New Tax Benefits for Same-Sex Married Couples After the DOMA Ruling

April 2014 | David Williams, Chief Tax Officer at Intuit

The tax-filing landscape for same-sex couples has changed significantly due to the Supreme Court’s decision to strike down the Defense of Marriage Act (DOMA) last June. For the first time, legally married same-sex couples have to file their taxes as a married couple. As a result, same-sex couples are finally able to receive the same federal tax benefits previously only available to couples in heterosexual marriages.

As this may be new territory for many couples, you probably have lots of questions about how to file, what it means to file as a same-sex couple on the federal and state level, and how to know if you’re filing correctly. It’s also important to understand which new tax benefits are available to you as a married couple that you may not be aware of.  For example, together you may be able to claim an education deduction worth up to $4,000 for your child’s college education.

Here are some of the tax benefits to help same-sex couples feel more confident, so you can easily and accurately file your own taxes this year and beyond.

You Can Amend Your Tax Returns for the Previous Three Years. If you were legally married anywhere that sanctioned such unions in 2010, 2011 or 2012, you have the option to amend your federal tax returns from those years as a married couple rather than as two single filers. While you aren’t required to amend your returns, it’s worthwhile to find out whether you’d come out ahead by filing as a married couple. If you’re are not sure how amending your previous years tax returns will benefit you, TurboTax has a free online decision tool available to help figure out if you have a refund coming for those years. 

Possible reduction in the amount of tax you owe. When filing as a married couple, you may benefit from a “marriage bonus”, which means lower tax rates for you compared to filing as single.  For example, if you earned $50,000 and were filing single before the DOMA ruling you were taxed at 25% tax rate, but let’s say now you and your partner’s combined income is $70,000.  As a married couple with income of $70,000 you would be taxed at a lower tax rate of 15%,  giving you a larger reduction in your tax liability.  There is also a “marriage penalty” which can occur when couples with similar incomes find that combining their incomes can push them into a higher tax bracket.  Again, use TurboTax’s free, online decision tool to figure out what’s right for you.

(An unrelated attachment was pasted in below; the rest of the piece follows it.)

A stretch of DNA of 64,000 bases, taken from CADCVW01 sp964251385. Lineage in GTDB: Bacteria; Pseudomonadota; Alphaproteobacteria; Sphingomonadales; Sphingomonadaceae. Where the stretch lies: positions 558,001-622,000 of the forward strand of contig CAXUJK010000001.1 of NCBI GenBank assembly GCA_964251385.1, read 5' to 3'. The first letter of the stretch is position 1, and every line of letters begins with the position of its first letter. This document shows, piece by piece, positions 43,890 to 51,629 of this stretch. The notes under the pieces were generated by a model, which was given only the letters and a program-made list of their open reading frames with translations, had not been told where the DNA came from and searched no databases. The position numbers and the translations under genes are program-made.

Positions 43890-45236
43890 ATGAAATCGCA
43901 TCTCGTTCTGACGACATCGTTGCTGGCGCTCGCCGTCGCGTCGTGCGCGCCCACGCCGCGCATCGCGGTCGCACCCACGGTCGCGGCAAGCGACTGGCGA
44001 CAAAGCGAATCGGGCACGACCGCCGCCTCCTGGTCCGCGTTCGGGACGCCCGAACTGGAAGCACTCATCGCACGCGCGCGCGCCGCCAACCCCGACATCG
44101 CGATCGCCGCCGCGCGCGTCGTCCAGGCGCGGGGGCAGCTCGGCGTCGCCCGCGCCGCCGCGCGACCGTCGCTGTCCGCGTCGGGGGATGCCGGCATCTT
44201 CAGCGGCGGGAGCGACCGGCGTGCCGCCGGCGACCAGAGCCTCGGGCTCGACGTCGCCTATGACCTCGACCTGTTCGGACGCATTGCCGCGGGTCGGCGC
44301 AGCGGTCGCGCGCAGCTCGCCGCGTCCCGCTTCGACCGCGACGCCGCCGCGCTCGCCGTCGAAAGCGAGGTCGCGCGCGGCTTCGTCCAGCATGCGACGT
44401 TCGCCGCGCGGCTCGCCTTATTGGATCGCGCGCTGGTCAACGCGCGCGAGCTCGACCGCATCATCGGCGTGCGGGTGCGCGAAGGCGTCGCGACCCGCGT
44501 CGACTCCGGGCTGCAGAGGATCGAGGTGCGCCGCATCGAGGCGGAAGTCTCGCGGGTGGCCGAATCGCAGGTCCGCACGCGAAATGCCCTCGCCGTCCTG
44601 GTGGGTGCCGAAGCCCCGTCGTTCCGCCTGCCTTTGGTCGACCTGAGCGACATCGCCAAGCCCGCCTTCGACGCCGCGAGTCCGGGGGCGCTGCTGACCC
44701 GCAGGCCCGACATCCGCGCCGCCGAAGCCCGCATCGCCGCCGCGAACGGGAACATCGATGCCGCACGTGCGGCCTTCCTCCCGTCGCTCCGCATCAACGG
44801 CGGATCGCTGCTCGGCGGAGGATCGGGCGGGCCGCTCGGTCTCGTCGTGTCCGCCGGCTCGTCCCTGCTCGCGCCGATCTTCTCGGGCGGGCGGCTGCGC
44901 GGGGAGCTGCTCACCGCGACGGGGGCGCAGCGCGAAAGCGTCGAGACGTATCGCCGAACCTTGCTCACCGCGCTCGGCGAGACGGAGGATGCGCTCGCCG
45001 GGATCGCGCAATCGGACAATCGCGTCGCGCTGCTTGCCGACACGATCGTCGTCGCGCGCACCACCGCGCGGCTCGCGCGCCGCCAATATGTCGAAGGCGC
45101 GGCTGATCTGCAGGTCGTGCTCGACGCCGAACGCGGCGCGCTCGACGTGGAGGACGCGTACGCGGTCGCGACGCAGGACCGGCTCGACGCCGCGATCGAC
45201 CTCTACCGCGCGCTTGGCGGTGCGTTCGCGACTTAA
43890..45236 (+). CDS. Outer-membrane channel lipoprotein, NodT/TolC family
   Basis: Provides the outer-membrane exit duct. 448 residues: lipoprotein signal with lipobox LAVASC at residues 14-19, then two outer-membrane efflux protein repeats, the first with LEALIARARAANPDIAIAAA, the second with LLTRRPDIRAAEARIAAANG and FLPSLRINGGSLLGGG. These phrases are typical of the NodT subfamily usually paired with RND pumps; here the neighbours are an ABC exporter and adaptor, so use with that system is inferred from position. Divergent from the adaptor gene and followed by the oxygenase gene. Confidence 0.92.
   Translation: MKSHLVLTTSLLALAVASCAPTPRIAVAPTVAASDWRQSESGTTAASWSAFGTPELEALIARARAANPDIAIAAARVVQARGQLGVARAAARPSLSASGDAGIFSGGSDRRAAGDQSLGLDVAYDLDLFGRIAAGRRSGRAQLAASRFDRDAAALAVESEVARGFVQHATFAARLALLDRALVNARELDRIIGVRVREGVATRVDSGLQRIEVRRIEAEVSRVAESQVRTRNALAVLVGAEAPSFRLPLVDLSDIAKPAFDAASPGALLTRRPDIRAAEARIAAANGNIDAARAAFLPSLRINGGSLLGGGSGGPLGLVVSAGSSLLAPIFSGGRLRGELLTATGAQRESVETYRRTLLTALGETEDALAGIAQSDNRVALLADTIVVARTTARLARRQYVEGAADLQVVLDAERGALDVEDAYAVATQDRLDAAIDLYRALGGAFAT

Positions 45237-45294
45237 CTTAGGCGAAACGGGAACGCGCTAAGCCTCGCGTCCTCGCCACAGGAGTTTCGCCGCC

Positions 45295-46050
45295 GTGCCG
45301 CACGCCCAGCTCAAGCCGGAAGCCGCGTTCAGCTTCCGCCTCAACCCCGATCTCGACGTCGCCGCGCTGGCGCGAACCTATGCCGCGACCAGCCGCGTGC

Tax Deductions and Credits for Dependents. When filing your 2013 taxes as married filing jointly, together you are now entitled to valuable tax deductions and credits for your dependents. So don't forget your receipts for things like summer camp, daycare, or college courses you pay for your dependents. These may lead to bigger tax savings when you file together.   

Savings for Your Families.  As a legally recognized married couple, a surviving spouse in a same-sex marriage can now take advantage of the estate tax marital deduction, which allows an unlimited deduction from the gross estate of property passing to the surviving spouse.  This is a huge benefit for same-sex couples and as you may know is one of the reasons DOMA was challenged when Plaintiff Edie Windsor, 84, sued the federal government after the Internal Revenue Service denied her refund request for the $363,000 in federal estate taxes she paid after her spouse, Thea Spyer, died in 2009.

Legally recognized same-sex couples can now take advantage of a doubled annual gift tax exclusion of $28,000.


David Williams, chief tax officer at Intuit, leads the company's tax strategy, including implementing programs supporting new tax-related legislation.  Williams also serves as the executive director of the American Tax & Financial Center at TurboTax. Established in November 2012, the Tax Center provides objective and independent data and insights on tax and personal finance trends. In that role, Williams will direct efforts to improve the financial capability of Americans and advise consumers on the practical, real world tax implications as the United States tax code continues to evolve.

Williams has broad experience in public service, developing and implementing tax administration strategies and tax policies. He most recently served as the senior tax policy advisor to the United States Senate Committee on the Budget. Previously he held multiple executive roles at the IRS for more than a decade, including director of the Return Preparer Office and director of Electronic Tax Administration and Refundable Tax Credits.

During his time at IRS, Williams was the U.S. government delegate to and chairman of the Taxpayer Services Group of the Forum on Tax Administration of the international Organization for Economic Co-operation and Development. In that role, he worked extensively with top government officials from national revenue agencies across the globe including Canada, the United Kingdom, Australia, New Zealand and Singapore among other countries. Before working at the IRS, Williams served as deputy assistant secretary of U.S. Department of Treasury and on the staff of former Sen. Bill Bradley of New Jersey.